Happy Monday, everyone. You can probably guess the topic du jour as Alabama took Sunday off from practice.
Saban’s one piece of advice to the QBs this summer was, “Don’t do anything to draw attention to yourself and let your play do the talking.”— Greg McElroy (@GregMcElroy) August 4, 2018
Day 2 of Camp... https://t.co/xWWRDNzEj3
There’s a perfectly plausible scenario, and always has been, in which Saban chooses to play Tagovailoa based on his belief that Tagovailoa gives the Alabama team a better chance to win football games. All this off-the-field drama may be irrelevant.
But Jalen Hurts wanted to talk. He spoke what he felt in his heart. Perhaps that will come with a cost, as it often does.
Look, here’s the thing. It was in the best interest of Alabama to let Hurts and Tagovailoa answer some questions and speak publically before fall camp. It put the transfer speculation to rest, and Hurts needed to unload. Now he can focus on fall camp and the quarterback competition.
“Wow! Ignorance is bliss,” Pamela posted to the page. “When has Jalen ever spoken to media about anything other than the team? When has he ever whined, pouted or talked about what “y’all “ don’t know takes place behind the scenes? There’s a reason why players aren’t allowed to speak to the media. Jalen spoke his truth, finally, after 3 years of being compliant and controlled. You have no idea what is and has been going on— and most likely, never will.”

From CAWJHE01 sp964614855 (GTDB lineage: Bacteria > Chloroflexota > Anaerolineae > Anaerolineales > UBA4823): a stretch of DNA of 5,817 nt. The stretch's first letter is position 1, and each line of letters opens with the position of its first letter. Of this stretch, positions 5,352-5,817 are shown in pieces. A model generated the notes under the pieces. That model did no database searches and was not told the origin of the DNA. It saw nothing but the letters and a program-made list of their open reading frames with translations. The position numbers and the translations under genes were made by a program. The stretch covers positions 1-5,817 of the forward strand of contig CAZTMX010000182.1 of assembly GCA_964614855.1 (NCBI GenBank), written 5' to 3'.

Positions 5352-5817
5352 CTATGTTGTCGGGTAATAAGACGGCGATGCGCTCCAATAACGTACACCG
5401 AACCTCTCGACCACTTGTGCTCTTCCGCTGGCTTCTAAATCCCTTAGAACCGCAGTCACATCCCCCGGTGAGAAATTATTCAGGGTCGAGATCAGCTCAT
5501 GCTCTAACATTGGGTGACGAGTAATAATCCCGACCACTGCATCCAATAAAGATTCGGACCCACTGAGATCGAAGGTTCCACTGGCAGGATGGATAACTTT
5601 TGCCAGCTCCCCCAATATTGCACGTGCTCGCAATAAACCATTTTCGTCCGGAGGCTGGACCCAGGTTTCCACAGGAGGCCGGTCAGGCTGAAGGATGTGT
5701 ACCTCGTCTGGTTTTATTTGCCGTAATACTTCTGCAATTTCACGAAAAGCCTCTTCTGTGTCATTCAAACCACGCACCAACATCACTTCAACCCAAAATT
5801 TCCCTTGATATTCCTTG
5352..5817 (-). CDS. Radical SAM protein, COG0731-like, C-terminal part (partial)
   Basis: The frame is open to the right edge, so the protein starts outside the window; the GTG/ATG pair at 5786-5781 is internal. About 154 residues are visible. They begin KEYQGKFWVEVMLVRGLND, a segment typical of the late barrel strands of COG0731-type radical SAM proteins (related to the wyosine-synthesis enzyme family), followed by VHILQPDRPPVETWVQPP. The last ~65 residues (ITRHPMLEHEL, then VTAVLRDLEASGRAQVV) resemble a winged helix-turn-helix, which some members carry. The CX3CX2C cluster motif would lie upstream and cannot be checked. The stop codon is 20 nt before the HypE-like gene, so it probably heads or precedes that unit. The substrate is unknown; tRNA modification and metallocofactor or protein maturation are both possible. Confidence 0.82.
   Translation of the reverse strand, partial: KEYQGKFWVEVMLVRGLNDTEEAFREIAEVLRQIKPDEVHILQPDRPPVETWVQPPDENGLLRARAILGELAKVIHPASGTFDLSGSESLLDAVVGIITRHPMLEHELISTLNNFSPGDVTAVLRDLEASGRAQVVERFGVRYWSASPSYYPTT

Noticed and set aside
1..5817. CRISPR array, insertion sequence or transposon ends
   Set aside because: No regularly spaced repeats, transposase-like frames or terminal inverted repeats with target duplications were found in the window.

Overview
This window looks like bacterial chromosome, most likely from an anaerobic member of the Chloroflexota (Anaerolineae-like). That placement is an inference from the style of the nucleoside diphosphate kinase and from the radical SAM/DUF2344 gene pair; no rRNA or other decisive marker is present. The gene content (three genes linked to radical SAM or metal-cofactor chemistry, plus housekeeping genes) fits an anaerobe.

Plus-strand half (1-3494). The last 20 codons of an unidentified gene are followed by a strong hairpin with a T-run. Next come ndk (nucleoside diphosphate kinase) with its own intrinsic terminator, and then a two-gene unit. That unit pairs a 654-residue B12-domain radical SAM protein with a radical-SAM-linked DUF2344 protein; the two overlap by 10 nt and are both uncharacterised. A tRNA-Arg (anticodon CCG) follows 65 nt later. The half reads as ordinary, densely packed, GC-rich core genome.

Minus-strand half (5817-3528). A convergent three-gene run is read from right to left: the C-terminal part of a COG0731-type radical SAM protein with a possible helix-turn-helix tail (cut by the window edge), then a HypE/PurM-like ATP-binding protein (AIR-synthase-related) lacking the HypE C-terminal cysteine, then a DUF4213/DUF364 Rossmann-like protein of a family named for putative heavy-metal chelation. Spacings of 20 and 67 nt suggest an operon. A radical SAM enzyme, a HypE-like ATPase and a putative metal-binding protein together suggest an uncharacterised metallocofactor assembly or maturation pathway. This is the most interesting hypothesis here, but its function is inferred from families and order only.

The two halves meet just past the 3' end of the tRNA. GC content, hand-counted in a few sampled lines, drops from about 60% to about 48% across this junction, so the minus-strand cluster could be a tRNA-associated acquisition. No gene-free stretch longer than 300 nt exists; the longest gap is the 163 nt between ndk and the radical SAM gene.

The good news is that practice went on, and Jalen reportedly looked good out there. If Saban sticks to his script he will tear into the reporters at the next press conference, get on Jalen’s side by blaming the media for creating the “elephant in the room” narrative, and then deflect questions about the QB situation until he names a starter, if he does. It will be interesting to see whether he chooses to handle this one differently.
Oh, and Pamela: for Jalen’s sake, please shut up. We shouldn’t even know your name, and should only know Averion’s because he coached Jalen in high school. As the father of an incoming Alabama junior myself, I know firsthand that the administrators beg you from the beginning to stay out of the conflicts that he can handle on his own, and he was seemingly navigating this situation just fine until your husband decided to speak on his behalf. Just curious, how does Averion respond to meddlesome fathers who essentially threaten to pull their sons over playing time issues? How would he respond if one of those fathers told the local beat writers that his kid would be the biggest free agent in high school football history should the coach choose not to play him? I wonder if his players feel “controlled” as he demands that they walk in lockstep to succeed in the ultimate team sport, just like every other football coach I have encountered in my lifetime?
There is a very good chance that Jalen loses this QB competition, graduates, and then transfers. At that point he will have tasted the highest of highs in college football, then some adversity in having it taken away. Armed with a degree and the chance to play most anywhere he chooses, he will have an opportunity to write another chapter in his story, and there will undoubtedly be “haters” along the way. All indications are that your son is a strong, mature young man and much of that he owes to his parents. By all means counsel him privately as you see fit, but let him handle his business publicly and keep your names out of the papers.